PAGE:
Tuesday, November 25, 2014

Perks of the "Rich" in Bora Bora

Mark and I have a wealth, not of money – unfortunately – but of time and adventures, and until not too long ago, age and health. Most visitors coming to Bora Bora have the kind of wealth that comes to mind first when you talk about wealth: the money kind, the big bucks, the means to go on fancy vacations. All those pretty over-the-water bungalows, or villas as they call them here, look very attractive. Sure, you can see the neighboring huts, or the ones from the next resort over, but some sort of privacy is offered, the water underneath looks very appealing, the comfort level is very high end, and the view of the lagoon and Bora Bora’s mountain is suburb. All the resorts on the motus (outer islands) have upscale restaurants and “private” beaches, and offer all the luxury one can imagine. No wonder this place is a prime honeymoon destination.

But, what does all that cost? Mark and I were curious and went online to have a look. The average over-the-water accommodation costs about $1000 a night. That is without meals or even breakfast. Depending on the location and the size of the villa you prefer, costs go up to about $10,000 for one night. The resorts on the “mainland” of Bora Bora are generally cheaper – some even half price; wow, only $500 a night! - than the ones on the motus. We briefly played with the idea of going out for a meal or a drink in one of the places, since we have so many past occasions we never celebrated. We even went ashore at the St. Regis – one of the top resorts on Bora Bora – to get some information. The hostess was eager to get our business – despite our raggedy outfit (we really don’t fit in with the crowds here) – but didn’t have much useful information to tell us. “If you have to ask, you can’t afford it!”

Back online, the dinners ranged from about $40 to over $100 a piece, the sushi was outrageously priced. Bottles of wine started at $30, I believe, but the bigger selection was more in the $70 price range for one bottle. You could even buy a Cuban cigar for the same amount of money. The desserts were priced like a dinner in the more down-to-earth places of the western world. Fresh coconut water, straight out of the nut with a straw, went for $10, while on the street in Fare, such an ice cold and tasty local refreshment costs $1. And, that is probably about the going rate for everything at the resorts – ten to one. A bit disgusted by all this (they even charge $30 a day for WiFi if you stay there!), and not even feeling up for spending $8 a beer or $5 a soda, we stayed on Irie, made ourselves a drink and enjoyed the same marvelous view for free. I guess we are your typical kind of cruiser after all… :-)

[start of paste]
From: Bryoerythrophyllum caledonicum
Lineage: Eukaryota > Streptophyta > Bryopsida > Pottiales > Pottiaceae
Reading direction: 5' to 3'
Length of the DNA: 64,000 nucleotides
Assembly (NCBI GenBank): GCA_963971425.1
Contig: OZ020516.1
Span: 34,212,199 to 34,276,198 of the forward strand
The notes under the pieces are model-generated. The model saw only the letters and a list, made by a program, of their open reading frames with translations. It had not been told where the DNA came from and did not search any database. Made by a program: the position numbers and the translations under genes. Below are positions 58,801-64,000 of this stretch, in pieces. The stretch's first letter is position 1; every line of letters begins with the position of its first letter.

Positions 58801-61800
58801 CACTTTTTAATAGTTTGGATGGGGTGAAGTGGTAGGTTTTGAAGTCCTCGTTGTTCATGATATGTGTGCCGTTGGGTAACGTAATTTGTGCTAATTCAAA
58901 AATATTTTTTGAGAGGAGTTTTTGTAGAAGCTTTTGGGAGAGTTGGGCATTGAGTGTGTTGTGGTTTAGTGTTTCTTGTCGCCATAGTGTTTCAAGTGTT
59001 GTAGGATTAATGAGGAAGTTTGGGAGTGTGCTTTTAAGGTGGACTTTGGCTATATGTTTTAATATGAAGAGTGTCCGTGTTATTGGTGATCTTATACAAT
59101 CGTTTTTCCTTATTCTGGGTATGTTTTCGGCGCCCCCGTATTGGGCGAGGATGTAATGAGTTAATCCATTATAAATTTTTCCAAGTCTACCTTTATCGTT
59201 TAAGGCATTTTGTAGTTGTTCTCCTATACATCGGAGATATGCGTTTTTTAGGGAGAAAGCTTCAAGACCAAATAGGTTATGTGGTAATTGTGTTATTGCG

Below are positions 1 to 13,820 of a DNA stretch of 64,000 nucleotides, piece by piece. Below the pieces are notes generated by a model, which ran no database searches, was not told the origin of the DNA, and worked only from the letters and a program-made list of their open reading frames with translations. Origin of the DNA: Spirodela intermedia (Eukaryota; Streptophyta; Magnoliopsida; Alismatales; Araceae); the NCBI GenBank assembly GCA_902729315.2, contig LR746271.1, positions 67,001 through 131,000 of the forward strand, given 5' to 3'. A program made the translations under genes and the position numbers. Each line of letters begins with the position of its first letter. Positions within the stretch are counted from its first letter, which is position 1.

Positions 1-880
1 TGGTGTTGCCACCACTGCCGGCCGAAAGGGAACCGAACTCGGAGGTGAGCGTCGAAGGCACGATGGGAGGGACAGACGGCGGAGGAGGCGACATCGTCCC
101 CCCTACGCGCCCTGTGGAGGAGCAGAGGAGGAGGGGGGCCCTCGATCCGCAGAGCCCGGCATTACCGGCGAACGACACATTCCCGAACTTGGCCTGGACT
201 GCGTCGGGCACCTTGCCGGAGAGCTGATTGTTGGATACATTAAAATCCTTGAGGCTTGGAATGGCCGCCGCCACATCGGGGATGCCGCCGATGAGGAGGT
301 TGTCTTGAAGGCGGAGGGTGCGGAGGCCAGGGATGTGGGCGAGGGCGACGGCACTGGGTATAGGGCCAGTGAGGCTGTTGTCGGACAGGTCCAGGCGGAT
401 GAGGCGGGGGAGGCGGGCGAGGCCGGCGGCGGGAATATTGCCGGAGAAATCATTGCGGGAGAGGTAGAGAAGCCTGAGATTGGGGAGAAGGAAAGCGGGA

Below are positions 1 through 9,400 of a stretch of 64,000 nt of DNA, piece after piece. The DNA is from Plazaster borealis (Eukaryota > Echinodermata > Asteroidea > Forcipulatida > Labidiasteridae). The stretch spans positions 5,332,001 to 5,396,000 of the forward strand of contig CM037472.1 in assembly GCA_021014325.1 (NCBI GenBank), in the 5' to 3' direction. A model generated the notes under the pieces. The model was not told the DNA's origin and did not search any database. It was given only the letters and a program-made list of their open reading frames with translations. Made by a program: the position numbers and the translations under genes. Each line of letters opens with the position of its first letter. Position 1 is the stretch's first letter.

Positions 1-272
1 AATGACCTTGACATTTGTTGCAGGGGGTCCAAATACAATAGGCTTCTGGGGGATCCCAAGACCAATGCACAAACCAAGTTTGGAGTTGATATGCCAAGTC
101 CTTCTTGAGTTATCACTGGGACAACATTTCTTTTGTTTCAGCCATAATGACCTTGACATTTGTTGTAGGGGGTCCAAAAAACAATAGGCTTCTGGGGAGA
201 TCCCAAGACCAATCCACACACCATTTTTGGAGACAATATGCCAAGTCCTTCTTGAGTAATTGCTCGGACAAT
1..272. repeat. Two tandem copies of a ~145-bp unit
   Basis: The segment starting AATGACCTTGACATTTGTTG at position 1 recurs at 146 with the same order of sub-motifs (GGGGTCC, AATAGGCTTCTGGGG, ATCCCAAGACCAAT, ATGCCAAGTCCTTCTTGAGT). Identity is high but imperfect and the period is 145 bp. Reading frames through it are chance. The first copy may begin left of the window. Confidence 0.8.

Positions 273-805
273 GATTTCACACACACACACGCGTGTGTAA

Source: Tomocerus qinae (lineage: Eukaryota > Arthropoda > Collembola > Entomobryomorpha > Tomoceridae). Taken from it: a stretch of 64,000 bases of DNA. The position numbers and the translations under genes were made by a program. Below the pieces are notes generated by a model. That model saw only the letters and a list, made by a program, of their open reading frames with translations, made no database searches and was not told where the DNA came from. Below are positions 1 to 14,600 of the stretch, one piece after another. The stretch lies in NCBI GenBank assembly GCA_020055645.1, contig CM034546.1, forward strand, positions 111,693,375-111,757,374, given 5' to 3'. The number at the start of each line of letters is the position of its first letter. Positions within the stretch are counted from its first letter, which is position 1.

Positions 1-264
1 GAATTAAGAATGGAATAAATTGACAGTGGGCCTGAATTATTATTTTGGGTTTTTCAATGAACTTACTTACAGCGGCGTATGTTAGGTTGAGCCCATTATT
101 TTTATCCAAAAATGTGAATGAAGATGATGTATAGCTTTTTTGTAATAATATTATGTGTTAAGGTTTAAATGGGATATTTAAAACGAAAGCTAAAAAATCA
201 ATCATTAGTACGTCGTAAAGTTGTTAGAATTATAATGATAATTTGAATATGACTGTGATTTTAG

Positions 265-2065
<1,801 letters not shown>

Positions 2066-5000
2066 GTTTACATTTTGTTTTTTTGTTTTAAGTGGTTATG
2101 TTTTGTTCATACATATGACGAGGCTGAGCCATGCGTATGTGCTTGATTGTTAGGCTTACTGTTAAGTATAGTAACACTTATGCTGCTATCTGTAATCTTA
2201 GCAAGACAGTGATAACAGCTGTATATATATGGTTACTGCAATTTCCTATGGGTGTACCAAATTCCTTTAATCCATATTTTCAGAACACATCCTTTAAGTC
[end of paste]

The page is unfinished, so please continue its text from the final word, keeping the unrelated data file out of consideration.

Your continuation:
With all the boutiques and souvenir stores for the hordes of honeymooners, Mark and I thought it might be a good idea to find a birthday gift in the otherwise shabby town of Vaitape. Once again, everything is so over-priced (and, granted, we are a bit spoiled having seen, and purchased, the pearls in the Gambier Islands) or of poor quality, that we went home empty handed. We’ll find something somewhere else. We are not in a rush; we have time, remember?

One afternoon, while we stayed on a mooring ball off the Mai Kai marina and yacht club, I took advantage of their pretty infinity pool. It had been many years, since I dipped my toes in some fresh water to cool off, and the feeling of just sliding in and having all the tiredness and hotness leave my weightless body was amazing. I met the (well-paid and hardworking) crew of the mega yacht Noble House (on which we received a tour by the departing captain later), which was docked at the marina. The friendly folks enriched me with stories of how the “other side” lives and offered me a delicious glass of white wine. In the evening, Mark and I joined them again for some social times and drank the happy hour beers and wine. Spending a reduced price of $12 for two glasses of fair tasting wine (beers are two for one during happy hour, wine is half price for the second glass) made me crave one of the glasses the mega yacht crew was drinking. While they drank, ate, and laughed the night away, fitting in with their nice clothes and chic demeanor, Mark and I walked back to our dinghy barefoot (the soles had come off my recently purchased flip flops) and went home to drink water and eat leftovers.

Nevertheless, despite all the boat wake and trash burning, and despite some tinges of jealousy of the happily spending and enjoying vacationers, we are fortunate and glad to be able to be here, rich in our own ways, and to combine our daily work schedule and boat chores with the beauty of these Society Islands, savoring (almost) everything they have to offer. Improving the performance of the wind meter: check. Cleaning Irie’s bottom and waterline: check. Sewing some ripping seams on the bimini: check. Cleaning the BBQ: check (no more grilling until we sell the boat!). Fixing the outboard engine: almost check! Writing articles and finishing up the new Wirie products: getting there… Busy times on Irie, as always. :-)

Replacing the bearings of our wind meter